North By North West
The thing about walking on these mountain roads is finding a place to get off them and strike out across country. As they are cut into the hillside you usually find yourself hemmed in by a high and unclimbable bank. The trick here is to look for the place where water crosses the road which can often be spotted by lines of Oleander straggling up and down. Where water comes down we can often go up such as at this spot here. Let’s give it a try. A couple of weeks ago (see The Dew Ponds of Katharo) I suggested that murdering someone by drowning them in a pond where diatoms were present was not a good idea if you want to get away with it; the same applies to poisoning them with Oleander. The mix of toxins in all parts of the plant are far too easily detectable. Just thought you’d like to know. In case you were thinking of murdering anybody.
Listen to the birds up here this morning. When you’re trying to identify a bird at a distance, as we are here, you can often narrow the field down a bit by watching what they’re doing. The Stonechat likes to perch on the top of bushes whereas the Spotted Flycatcher will use not only bushes but wires, fences or any similar vantage point. Blue Rock Thrushes, as their name suggests, prefer to survey the landscape from the rocks whilst Crag Martins, like Swallows and Swifts, swoop through the air hawking for insects. If you look high in the sky above us there’s a Griffon Vulture who, with his incredible eyesight, takes a wide angle view of the entire valley.
We’ll make our way up to the rocks and, although those shorts of yours look very snazzy, I think you’re going to regret them soon. The flip-flops might not have been a wise choice either. This is a very exposed hillside up here and consequently the plants that we’re walking through have to be tough to survive. They’re narrow leaved to conserve water in the blistering summer sun, and low growing and mat forming to protect themselves from the vicious winds that can occur at any time of the year and, as you’ve noticed, incredibly thorny to deter browsers. Many of them bear very similar small yellow flowers and a tip to identification is to try and find the seed. Pods that split open down the side like a pea are all members of the Fabaceae family (also known as the Leguminosae) and this particular hairy pod is characteristic of Thorny Broom, Calicotome villosa, used for beating tyrants by the torturers in Hades according to the ancient Greeks (The thorny bits, not the pods that is).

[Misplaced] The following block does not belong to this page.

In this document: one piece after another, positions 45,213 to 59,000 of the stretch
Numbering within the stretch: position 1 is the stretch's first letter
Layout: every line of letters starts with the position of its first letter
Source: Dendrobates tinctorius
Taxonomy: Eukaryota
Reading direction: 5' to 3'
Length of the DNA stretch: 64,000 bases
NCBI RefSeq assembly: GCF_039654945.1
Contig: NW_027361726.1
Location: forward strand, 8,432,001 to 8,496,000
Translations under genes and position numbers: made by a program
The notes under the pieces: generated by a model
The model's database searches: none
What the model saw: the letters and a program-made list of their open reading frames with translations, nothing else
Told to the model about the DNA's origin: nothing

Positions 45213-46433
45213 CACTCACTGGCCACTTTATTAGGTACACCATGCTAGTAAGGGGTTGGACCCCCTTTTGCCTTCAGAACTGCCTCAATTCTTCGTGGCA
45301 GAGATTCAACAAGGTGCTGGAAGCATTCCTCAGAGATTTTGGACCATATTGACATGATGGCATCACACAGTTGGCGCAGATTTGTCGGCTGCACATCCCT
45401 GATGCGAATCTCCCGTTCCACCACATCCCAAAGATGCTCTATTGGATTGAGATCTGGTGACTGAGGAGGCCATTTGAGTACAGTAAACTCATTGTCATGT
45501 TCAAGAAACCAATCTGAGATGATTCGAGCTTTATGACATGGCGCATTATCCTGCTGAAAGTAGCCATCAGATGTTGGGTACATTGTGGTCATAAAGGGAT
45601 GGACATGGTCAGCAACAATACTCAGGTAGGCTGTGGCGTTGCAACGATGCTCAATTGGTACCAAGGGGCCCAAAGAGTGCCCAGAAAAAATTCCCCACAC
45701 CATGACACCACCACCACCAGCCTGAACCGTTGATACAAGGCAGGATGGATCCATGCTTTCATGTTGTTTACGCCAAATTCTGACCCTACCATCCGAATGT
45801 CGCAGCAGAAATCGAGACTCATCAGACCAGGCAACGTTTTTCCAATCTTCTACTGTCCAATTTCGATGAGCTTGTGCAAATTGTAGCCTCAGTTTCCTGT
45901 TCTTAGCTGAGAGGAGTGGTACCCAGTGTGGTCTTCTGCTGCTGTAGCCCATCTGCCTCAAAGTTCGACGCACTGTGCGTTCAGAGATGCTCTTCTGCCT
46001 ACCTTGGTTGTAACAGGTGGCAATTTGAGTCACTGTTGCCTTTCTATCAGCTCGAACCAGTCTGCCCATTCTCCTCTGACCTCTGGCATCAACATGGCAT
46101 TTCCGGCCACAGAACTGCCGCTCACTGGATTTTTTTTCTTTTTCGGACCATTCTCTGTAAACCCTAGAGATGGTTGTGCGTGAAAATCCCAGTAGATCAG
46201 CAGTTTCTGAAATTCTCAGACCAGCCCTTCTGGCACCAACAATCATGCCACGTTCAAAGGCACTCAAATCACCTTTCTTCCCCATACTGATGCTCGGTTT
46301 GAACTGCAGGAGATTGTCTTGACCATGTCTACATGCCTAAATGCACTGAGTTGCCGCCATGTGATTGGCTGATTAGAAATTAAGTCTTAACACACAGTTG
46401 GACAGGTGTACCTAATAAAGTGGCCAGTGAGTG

The other way of protecting yourself if you’re a plant of course is to be very small and hide yourself in the rocks so let’s scramble up to the top and see what we can find. This is a nice one; Narcissus serotinus. At about four inches tall this is one of the smallest daffodils that you will ever see. The fragile looking little brown job is Euphorbia dimorphocaulon, a diminutive member of the spurge family and the tiniest of them all which you’re almost sitting on is the Autumn Squill, Prospero autumnale. Spotting these little beauties is a matter of practice and luck. After a while you develop a knack.
Here we are at the top and so far not a creepy crawly to brighten our day but if you look over there to our left there’s a story going on which involves fruit, worms and beetles and this is how it goes. Those small, shrubby trees are Wild Pear, Pyrus spinosa, and as you can see someone has been assiduously cutting them back, protecting the cut surface with plastic and leaving just one live twig. The reason that they’ve done this I suspect can be found in the sawn logs on the floor. They have some rather obvious holes in them which, if I excavate them with my pen knife, reveal some tunnels of considerable width. Now it just so happens that when I was up here a week or two back I met up with this rather robust and sinister looking beetle. He’s one of the Capnodis who’s larvae are well known for excavating fruit trees from the roots up and is, therefore, our prime suspect. The holes, I presume, would have been made when the adults emerged. A bit more work would need to be done to prove the case for the prosecution but the punishment could be severe. The modern biological control method is to introduce tiny nematode worms into the tree which feed on the larvae.
I am always a bit sceptical of biological control methods especially when introducing new species into an ecosystem (the Harlequin Ladybird for example) as they can do more harm than good but the general consensus on nematodes is that there are good guys and bad guys. Nematodes that target a specific pest like Capnodis larvae apparently fit into the good guys category and no side effects have been reported from their use.
There’s another little mountain road up here signposted to the Church of the Holy Cross. Looks like an interesting one to follow next week.
If you’re enjoying our weekly wanders around east Crete and are thinking that maybe it’s a good place to come for a holiday (you’d be right) then you may be interested in a new web site that I’ve been asked to co-author. It’s very much under construction at the moment but you can find it here and add it to your favourites for later: https://exploringeastcrete.net/
Naturalists (the facebook page that accompanies this blog)
See detailed pictures at http://www.inaturalist.org/login (search - people-stevedaniels-observations)